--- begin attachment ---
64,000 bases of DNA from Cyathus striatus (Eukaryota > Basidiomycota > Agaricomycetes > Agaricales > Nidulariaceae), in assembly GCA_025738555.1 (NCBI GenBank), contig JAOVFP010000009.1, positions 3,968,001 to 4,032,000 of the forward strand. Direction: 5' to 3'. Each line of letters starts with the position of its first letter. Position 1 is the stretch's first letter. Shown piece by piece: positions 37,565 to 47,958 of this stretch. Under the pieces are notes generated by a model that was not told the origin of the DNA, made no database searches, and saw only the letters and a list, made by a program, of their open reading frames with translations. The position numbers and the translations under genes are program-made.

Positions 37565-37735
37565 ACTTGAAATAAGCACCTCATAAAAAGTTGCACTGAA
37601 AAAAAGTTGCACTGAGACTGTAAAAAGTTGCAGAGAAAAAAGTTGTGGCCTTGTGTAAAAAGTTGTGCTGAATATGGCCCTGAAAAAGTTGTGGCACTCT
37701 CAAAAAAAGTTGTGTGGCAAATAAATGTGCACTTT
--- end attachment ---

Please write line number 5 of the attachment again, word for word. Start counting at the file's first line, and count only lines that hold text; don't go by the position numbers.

37701 CAAAAAAAGTTGTGTGGCAAATAAATGTGCACTTT